Fly Tying: Doing the Math

Though a slightly specious argument, most of us need all the logical underpinnings we can find for our habit of tying flies. John McCoy takes on the math in the Charleston, West Virginia Gazette-Times. “Let’s say a Woolly Bugger — a simple, universal wet fly/streamer that catches trout, bass and other gamefish with equal success — costs $1.50 at a store. I can tie that fly for 18 cents.” Now how many flies could John have tied while he was figuring all that out?

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  • Bruce

    “I can tie that fly for 18 cents.” Sorry, but I have to crack up when I hear most tyers talk about all the $$ they save tying their own flies. It’s an equation that usually only works if you ignore the $2-300 (or more) spent on the rotary vise, $150 or so in tools, anywhere between $100 – $200 dollars a year on supplies, and that’s as a bare minimum for your average tyer. Most will also add in things like another $100 for a special “tying” lamp, a specially built tying desk of some sort, all sorts of bins, trays and caddies for holding tools, spools etc. When all that is factored in, do you still figure that bugger cost you 18 cents?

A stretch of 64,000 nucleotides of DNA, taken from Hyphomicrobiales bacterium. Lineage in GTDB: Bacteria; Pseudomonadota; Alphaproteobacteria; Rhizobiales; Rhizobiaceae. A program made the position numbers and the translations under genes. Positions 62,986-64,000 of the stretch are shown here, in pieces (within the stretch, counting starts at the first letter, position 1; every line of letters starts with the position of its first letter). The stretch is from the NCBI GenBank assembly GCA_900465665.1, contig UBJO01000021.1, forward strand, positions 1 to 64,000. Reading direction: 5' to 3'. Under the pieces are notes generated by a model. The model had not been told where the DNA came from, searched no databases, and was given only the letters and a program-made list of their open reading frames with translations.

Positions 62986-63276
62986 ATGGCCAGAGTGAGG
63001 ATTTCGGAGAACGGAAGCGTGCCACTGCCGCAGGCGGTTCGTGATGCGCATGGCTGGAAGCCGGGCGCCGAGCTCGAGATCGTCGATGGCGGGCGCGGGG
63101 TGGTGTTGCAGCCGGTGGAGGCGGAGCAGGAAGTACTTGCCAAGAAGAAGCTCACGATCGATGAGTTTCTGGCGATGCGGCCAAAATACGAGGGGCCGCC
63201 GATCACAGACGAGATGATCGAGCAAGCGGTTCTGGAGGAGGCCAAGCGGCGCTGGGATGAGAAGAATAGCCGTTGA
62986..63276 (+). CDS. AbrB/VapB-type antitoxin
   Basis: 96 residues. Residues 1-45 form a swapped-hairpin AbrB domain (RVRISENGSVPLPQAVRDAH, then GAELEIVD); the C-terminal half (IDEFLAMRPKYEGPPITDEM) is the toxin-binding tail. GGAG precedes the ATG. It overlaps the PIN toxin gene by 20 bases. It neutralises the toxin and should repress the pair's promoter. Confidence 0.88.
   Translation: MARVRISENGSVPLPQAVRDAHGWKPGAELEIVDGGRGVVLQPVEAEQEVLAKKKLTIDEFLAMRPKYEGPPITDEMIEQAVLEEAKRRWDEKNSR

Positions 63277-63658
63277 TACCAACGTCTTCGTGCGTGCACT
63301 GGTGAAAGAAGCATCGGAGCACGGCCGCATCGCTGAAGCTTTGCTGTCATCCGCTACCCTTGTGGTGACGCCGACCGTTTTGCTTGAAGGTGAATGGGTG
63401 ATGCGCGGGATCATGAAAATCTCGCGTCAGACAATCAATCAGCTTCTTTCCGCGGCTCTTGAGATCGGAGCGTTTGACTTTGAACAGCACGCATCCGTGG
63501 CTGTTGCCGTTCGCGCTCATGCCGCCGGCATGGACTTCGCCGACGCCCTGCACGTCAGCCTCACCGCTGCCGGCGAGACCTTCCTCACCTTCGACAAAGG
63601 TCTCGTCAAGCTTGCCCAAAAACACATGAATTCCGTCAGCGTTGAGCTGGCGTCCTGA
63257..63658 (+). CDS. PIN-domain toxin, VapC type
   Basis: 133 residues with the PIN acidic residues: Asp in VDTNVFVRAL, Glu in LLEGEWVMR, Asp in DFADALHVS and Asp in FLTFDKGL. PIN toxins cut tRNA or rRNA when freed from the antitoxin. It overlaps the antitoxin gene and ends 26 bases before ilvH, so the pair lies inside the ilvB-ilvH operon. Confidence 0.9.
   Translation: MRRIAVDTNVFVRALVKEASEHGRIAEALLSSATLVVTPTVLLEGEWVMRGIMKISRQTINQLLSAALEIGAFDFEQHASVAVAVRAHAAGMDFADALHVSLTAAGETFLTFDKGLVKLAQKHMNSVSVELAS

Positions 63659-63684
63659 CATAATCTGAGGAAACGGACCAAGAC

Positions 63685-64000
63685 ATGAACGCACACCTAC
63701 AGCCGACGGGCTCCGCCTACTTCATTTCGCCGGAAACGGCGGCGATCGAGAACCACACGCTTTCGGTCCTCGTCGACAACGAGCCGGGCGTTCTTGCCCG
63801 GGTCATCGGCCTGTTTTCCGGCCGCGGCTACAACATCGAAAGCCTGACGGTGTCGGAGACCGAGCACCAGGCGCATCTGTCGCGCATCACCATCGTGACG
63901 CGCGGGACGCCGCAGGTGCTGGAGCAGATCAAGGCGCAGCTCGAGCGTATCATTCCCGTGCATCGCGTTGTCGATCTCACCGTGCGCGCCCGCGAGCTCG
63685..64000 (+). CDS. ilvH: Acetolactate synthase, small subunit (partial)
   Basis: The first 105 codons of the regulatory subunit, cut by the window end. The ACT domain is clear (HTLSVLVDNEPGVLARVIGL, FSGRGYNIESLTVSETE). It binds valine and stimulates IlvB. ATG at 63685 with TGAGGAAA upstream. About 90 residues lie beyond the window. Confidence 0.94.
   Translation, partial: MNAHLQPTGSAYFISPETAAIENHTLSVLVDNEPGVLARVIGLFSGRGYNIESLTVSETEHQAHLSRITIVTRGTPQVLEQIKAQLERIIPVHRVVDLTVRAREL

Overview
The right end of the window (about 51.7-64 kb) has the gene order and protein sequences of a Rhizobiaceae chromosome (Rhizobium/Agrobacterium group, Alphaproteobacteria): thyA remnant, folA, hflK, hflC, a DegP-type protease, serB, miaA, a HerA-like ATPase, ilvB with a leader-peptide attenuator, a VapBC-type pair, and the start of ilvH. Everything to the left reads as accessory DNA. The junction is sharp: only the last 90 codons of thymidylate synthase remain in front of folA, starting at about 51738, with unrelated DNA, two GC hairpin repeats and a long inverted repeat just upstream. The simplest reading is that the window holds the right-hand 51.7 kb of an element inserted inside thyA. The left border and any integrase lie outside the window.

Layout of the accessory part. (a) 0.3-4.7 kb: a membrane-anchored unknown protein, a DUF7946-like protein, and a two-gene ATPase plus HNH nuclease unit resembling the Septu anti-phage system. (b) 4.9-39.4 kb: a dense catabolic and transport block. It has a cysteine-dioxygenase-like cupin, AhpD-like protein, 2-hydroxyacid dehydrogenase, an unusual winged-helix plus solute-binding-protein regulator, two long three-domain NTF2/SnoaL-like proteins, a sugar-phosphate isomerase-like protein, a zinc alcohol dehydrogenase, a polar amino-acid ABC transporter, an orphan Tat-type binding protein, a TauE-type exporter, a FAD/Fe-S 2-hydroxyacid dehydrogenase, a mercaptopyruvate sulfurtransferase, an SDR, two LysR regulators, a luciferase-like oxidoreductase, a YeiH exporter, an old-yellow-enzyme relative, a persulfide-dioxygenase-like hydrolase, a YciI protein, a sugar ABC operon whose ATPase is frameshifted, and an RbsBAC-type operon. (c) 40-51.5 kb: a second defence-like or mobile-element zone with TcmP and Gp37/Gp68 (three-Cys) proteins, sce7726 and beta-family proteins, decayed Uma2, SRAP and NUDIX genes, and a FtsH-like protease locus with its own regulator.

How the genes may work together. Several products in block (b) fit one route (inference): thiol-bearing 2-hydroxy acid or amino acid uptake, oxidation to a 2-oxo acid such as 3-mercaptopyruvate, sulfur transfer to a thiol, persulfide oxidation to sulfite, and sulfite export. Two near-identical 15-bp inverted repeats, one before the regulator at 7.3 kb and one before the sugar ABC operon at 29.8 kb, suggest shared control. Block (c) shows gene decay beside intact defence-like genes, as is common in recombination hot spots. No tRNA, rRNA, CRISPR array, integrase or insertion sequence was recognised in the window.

Tying is a wonderful pastime, and there are lots of great reasons to do it, and one certainly doesn’t need to spend all the above-mentioned purchases in order to do it, but let’s face it – most do. And for the amount that the average tyer spends on tying equipment and supplies, you’d have to be losing an enormous amount of store-bought flies in order to actually be saving $$$ by tying your own…

  • Well put, Bruce. As you say, tying, like fishing, is often an excellent excuse to buy a whole bunch of new gear.